A fine start has been made planting a small part of the Woodland Walk with a view to developing this into a woodland garden in due course. A new glade has been cleared of self-sown Ash which were suffering from Ash Die-Back and this will be planted up next year. The winding path leading down to the new garden gate has already been planted up with a new tranche of woodlanders from Glendoick. Beautiful subjects, such as Eucryphia x nymansensis ‘Benmore’, Rhododendron ‘Crest’, an old Exbury hybrid with butter yellow flowers and Enkianthus deflexus, a fabulous small tree with superb deep red autumn colour, have all gone in. My favourite, however, is Magnolia wilsonii. Flowering in early June, the single, scented flowers hang down and are usually followed by red clusters of seed. There are no bright coloured autumn tints, but the leaves brown and the undersides silver, creating a startling contrast. The only negative is that they can be short-lived, being very prone to Honey Fungus, which in old plantings like the Woodland Walk, can be a problem.
We will mulch the new plants to protect the roots from any frost and protect each plant with a chicken wire guard, not because of the rabbits or hares, but because this will prevent us inadvertently strimming or damaging the young plants during the growing season. We will also give them a programme of foliar feeds: two high Nitrogen feeds and two high Potassium feeds six weeks apart starting in April. This should get our young plants off to brilliant start.
The weather has turned wet and mild again and some of our Clianthus puniceus seeds have germinated and the grass, Chionochloa conspicua is also just beginning to show. Many of our seeds have arrived from France and Germany and these have gone into the fridge set at 4oC. We will sow the seed towards the end of February and hope we can keep them growing until the plants can be planted out.
The nursery had accumulated a lot of plants over the last few years, divisions or plants propagated for specific tasks, which were surplus to the job. Many plants are needed for next year, but those which were extraneous, have now been planted along the convoluted path leading up from the Walled Garden to the Woodland Walk. Filipendula rubra, Iris sibirica, Francoa sonchifolia, Geum, Achillea and Alstroemeria have all found their way around the Camellia, Azalea and Enkianthus, already planted. The nursery now looks much more ordered and this odd miscellany of plants looked very promising when laid out for planting. Once planted we thoroughly cleaned the ground and spread a thick mulch of composted wood chippings to supress any weed growth. With luck, the next growing season will be over before any weeds show in this newly mulched ground.
In the vegetable garden, now is the best time to transplant Rhubarb. Traditionally, Rhubarb was lifted in late November and left until after Christmas in a covered, but open shed. In the new year, the crowns were then planted in hot, fermenting manure and grown in total darkness to blanch the stems. Without the stimulus of wind, the stems grow un-stringy and they are much sweeter as the plant cannot synthesise as many oxalates as it would when grown in plentiful ultra-violet light. The crop was inspected daily in the forcing house by candlelight and it was often said, that if you listened carefully, you could hear the Rhubarb leaves unfurling!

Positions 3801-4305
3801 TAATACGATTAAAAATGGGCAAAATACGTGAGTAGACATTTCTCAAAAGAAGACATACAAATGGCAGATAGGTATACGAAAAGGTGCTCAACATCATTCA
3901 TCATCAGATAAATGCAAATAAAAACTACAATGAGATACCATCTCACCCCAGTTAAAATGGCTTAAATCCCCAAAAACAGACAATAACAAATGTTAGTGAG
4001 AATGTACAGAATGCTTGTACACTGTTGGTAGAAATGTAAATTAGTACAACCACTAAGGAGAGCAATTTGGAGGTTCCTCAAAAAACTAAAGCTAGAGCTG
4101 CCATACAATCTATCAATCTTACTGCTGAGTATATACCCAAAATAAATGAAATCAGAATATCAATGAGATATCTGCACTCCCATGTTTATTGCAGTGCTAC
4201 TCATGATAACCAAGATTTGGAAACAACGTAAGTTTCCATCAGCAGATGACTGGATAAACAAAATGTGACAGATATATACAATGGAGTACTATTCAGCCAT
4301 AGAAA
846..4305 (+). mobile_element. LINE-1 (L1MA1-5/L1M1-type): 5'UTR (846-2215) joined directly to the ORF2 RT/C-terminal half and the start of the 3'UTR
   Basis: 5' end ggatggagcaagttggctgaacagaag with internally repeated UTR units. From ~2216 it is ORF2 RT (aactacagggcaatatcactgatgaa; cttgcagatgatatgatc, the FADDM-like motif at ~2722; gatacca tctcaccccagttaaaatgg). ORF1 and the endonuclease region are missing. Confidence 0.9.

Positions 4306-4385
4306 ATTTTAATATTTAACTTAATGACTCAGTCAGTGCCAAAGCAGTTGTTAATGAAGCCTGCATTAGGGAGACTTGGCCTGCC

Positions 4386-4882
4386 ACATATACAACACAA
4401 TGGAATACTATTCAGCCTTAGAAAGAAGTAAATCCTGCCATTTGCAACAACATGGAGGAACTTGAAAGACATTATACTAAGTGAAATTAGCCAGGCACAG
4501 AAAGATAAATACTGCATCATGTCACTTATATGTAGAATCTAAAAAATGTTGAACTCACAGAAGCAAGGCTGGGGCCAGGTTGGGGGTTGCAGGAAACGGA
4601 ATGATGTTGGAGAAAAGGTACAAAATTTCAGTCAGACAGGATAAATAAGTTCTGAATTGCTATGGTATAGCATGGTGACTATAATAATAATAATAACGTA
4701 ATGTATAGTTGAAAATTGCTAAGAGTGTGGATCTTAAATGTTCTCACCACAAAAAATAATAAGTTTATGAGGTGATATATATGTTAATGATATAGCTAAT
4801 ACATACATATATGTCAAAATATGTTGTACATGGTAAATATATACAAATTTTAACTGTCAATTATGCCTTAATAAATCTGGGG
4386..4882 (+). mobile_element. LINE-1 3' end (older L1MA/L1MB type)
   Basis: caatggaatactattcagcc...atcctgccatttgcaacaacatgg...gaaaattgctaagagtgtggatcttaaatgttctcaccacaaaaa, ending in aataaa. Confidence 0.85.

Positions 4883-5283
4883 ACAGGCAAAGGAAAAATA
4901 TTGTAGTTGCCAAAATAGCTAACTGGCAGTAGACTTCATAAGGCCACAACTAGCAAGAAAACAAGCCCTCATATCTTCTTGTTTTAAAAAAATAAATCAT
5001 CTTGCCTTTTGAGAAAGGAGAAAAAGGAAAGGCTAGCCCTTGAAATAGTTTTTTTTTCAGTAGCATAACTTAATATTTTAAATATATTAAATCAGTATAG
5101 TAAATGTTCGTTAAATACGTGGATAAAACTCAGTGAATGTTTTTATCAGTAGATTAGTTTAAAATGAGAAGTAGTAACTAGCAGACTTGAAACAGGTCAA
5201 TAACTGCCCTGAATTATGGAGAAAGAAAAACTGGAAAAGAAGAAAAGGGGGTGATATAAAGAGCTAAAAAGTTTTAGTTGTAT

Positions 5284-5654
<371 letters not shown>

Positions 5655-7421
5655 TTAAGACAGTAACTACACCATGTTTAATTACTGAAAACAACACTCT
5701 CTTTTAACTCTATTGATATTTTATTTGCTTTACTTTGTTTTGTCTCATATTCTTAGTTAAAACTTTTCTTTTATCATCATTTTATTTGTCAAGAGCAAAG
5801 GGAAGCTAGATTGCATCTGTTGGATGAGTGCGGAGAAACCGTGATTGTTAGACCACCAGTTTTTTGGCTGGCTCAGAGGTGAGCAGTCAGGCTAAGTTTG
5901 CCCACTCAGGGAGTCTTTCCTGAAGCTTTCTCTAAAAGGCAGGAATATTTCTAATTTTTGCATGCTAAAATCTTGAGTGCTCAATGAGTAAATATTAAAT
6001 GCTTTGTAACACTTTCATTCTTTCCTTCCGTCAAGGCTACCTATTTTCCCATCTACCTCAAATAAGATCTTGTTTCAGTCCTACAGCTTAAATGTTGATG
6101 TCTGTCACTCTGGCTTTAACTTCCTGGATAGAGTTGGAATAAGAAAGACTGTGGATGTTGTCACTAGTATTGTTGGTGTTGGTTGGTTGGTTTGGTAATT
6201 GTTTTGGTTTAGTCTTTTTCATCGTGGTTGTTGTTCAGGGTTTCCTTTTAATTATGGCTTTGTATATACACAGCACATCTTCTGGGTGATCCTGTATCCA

Having now cleared all the herbaceous plants and bulbs to prepare the soil for the Tulip festival in April next year, the Tulip planting itself has been continuing apace. The windy weather has helped dry out the surface and the light sandy soil is quite crumbly – ideal for Tulip planting. We cultivate the surface of the soil and use a bulb-planter and drop the tulips into the hole of about 3-4” in depth and the same apart. Once all the Tulips have been placed out, we use a pronged hoe to break down the cores made by the bulb-planter and cover the bulbs. Each morning, there are a selection of Tulips which they have brought up to the surface but are otherwise undamaged. Everybody it seems, likes to eat Tulips from badgers, shrews and voles to pheasants, mice and rats. I don’t think squirrels like them, but just in case, it’s probably best not to mention it to them. So, a vital job is to replant any bulbs which have surfaced before they are eaten.
The Tulips should be at their best around mid-April, indeed the majority we have planted are mid-season Tulips which flower in April. Early Tulips should appear in flower towards the end of March and late Tulips around mid-May. But all of them can be earlier if the winter is mild or later, if it is not.
The propagator has a little space now, so December is a great time to take a few heather or conifer cuttings. They root relatively easily at this time of year, especially if they are placed in a windowsill in some direct light. They root very well in small, square pots, (7 or 9cm liners), filled with perlite and placed inside a sealable sandwich bag with a small reservoir of water in the bottom to prevent the perlite drying out. Turn the pots a quarter turn each day if possible, or when you remember. When they are rooted, you may see a little new growth or perhaps some of the roots will become visible in the bag. I open the bags every few weeks and replace the water in the reservoir and this helps the cuttings greatly. When it comes to potting up the cuttings, place a pinch of soil from an old, established conifer or heather in with the potting compost and the mycorrhiza in the soil will greatly help the young plant to establish.